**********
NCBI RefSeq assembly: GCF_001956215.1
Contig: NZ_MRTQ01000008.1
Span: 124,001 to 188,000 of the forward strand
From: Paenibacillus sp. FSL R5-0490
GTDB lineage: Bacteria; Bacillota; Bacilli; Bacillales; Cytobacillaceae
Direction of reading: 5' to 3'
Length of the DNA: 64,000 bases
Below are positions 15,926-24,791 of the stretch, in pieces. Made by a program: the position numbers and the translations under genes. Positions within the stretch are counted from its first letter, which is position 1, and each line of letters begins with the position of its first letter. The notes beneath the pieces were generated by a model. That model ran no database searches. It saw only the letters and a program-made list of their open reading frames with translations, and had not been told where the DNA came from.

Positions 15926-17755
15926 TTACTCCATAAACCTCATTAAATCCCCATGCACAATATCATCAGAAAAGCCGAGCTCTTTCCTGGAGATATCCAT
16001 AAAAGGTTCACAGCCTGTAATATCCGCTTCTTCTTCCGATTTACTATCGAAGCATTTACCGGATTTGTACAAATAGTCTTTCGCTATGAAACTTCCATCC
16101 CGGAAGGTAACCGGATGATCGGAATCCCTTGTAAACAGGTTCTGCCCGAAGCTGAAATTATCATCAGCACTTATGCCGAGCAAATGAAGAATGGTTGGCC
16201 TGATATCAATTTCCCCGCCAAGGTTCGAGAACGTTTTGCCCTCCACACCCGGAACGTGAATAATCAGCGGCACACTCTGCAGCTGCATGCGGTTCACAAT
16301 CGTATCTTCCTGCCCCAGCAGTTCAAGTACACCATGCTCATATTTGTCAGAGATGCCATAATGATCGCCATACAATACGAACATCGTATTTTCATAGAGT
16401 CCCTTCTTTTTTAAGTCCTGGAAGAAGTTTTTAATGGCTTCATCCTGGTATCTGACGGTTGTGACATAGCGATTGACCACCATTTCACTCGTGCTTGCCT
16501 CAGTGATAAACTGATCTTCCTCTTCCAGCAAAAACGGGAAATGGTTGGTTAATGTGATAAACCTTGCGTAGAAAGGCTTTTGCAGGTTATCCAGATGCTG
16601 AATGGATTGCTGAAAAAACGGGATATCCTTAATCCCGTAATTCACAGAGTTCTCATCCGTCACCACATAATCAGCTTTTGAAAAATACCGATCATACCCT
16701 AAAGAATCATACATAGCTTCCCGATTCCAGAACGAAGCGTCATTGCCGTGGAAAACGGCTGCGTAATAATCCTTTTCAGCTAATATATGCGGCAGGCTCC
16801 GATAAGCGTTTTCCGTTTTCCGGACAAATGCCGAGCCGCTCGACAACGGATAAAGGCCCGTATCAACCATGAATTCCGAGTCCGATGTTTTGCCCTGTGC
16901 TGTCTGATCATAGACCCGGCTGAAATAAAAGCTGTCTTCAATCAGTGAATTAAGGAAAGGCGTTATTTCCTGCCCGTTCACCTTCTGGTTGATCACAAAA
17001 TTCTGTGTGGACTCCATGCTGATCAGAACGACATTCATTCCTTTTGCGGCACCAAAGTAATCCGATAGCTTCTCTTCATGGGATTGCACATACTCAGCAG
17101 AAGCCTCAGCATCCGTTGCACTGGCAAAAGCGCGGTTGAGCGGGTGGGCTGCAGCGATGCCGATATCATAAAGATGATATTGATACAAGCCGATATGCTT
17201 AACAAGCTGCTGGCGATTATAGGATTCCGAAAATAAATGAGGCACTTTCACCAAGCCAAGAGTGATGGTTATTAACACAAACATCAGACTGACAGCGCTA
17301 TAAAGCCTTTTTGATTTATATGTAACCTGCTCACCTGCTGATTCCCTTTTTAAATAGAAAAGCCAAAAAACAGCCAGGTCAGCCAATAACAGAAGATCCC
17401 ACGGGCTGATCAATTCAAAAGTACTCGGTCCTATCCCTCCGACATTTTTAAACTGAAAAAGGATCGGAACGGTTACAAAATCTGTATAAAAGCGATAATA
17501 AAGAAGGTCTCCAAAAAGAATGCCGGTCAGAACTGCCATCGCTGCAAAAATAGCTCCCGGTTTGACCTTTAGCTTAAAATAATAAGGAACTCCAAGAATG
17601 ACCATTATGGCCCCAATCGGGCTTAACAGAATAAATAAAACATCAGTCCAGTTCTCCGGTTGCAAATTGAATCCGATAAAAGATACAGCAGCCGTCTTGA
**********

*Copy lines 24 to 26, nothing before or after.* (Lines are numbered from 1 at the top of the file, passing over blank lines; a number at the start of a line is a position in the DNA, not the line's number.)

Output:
17301 TAAAGCCTTTTTGATTTATATGTAACCTGCTCACCTGCTGATTCCCTTTTTAAATAGAAAAGCCAAAAAACAGCCAGGTCAGCCAATAACAGAAGATCCC
17401 ACGGGCTGATCAATTCAAAAGTACTCGGTCCTATCCCTCCGACATTTTTAAACTGAAAAAGGATCGGAACGGTTACAAAATCTGTATAAAAGCGATAATA
17501 AAGAAGGTCTCCAAAAAGAATGCCGGTCAGAACTGCCATCGCTGCAAAAATAGCTCCCGGTTTGACCTTTAGCTTAAAATAATAAGGAACTCCAAGAATG